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Government shutdown looms as Senate approves funding bill hours before deadline


WASHINGTON — The Senate passed a stopgap government funding measure on Thursday to prevent a shutdown, approving the measure hours before the midnight deadline.

The Senate voted 65-35 in a display of bipartisanship, to advance the measure. The bill will then go to the House, which needs to pass it before it goes to President Joe Biden’s desk for his signature.

Earlier in the week the Senate blocked the House version of the bill in a procedural vote because of Republican opposition to extending the debt ceiling, which for political reasons they want to force Democrats to approve on their own.

House Speaker Nancy Pelosi said the House would pass the short term government spending measure on Thursday.

“We hope it will be a strongly bipartisan bill, Pelosi told reporters during her weekly press conference. “It will happen today.”

An amendment to the spending bill from Sen. Roger Marshall, R-Kan., sought to prohibit federal funds from being used to enforce Covid-19 vaccine mandates, but it failed on a 50-50 vote, with all Republicans in favor and Democrats opposed.

If the spending bill is not enacted, the federal government would face a shutdown beginning Friday. The deal announced by Schumer would keep the government open through Dec. 3.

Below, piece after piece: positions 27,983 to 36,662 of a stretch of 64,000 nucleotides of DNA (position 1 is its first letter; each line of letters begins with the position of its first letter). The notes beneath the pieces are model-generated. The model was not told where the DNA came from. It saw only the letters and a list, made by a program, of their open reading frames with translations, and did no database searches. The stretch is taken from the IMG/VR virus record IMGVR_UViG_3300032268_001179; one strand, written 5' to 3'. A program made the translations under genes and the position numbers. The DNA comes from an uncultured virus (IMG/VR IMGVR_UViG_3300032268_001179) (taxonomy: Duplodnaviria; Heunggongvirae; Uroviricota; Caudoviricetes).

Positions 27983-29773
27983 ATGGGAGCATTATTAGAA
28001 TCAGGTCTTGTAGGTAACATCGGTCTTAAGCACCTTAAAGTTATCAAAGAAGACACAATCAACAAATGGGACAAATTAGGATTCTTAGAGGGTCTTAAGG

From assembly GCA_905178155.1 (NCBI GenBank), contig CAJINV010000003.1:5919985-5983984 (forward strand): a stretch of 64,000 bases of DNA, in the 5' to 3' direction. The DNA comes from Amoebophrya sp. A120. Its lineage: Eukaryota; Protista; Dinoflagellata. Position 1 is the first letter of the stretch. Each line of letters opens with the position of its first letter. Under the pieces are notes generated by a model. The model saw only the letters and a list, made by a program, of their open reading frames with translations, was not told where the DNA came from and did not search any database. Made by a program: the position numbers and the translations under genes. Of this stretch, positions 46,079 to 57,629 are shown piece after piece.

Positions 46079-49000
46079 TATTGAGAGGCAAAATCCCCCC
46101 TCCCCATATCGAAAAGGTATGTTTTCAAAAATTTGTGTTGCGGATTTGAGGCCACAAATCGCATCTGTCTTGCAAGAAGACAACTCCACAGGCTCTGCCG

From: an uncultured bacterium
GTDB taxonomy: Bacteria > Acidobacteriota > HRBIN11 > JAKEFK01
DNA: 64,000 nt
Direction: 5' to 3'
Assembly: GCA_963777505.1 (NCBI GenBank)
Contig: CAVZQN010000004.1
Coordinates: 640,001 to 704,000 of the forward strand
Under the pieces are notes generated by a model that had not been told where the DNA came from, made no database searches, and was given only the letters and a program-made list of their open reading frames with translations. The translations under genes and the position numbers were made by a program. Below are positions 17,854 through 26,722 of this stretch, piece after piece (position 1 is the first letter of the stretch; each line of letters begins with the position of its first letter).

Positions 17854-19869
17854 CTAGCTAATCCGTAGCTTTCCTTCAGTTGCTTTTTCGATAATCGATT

The Treasury Department estimates that the debt limit will be hit on Oct. 18, according to a letter Secretary Janet Yellen sent to Pelosi on Tuesday.

“It is important to remember that estimates regarding how long our remaining extraordinary measures and cash may last can unpredictably shift forward or backward,” Yellen wrote.

The Senate’s new spending bill does not include the debt limit increase. It does include, however, money to resettle Afghan refugees and disaster aid for victims of Hurricane Ida.

Meanwhile, the House is bracing for a highly anticipated vote on an infrastructure bill that doesn’t appear to have the support it needs to pass.

The holdup is the result of a standoff between Democratic moderates, who want to de-link the two measures and pass the $550 billion infrastructure bill quickly, and progressive lawmakers, who are holding it up because they don’t trust centrists to support the bigger one without the smaller one.

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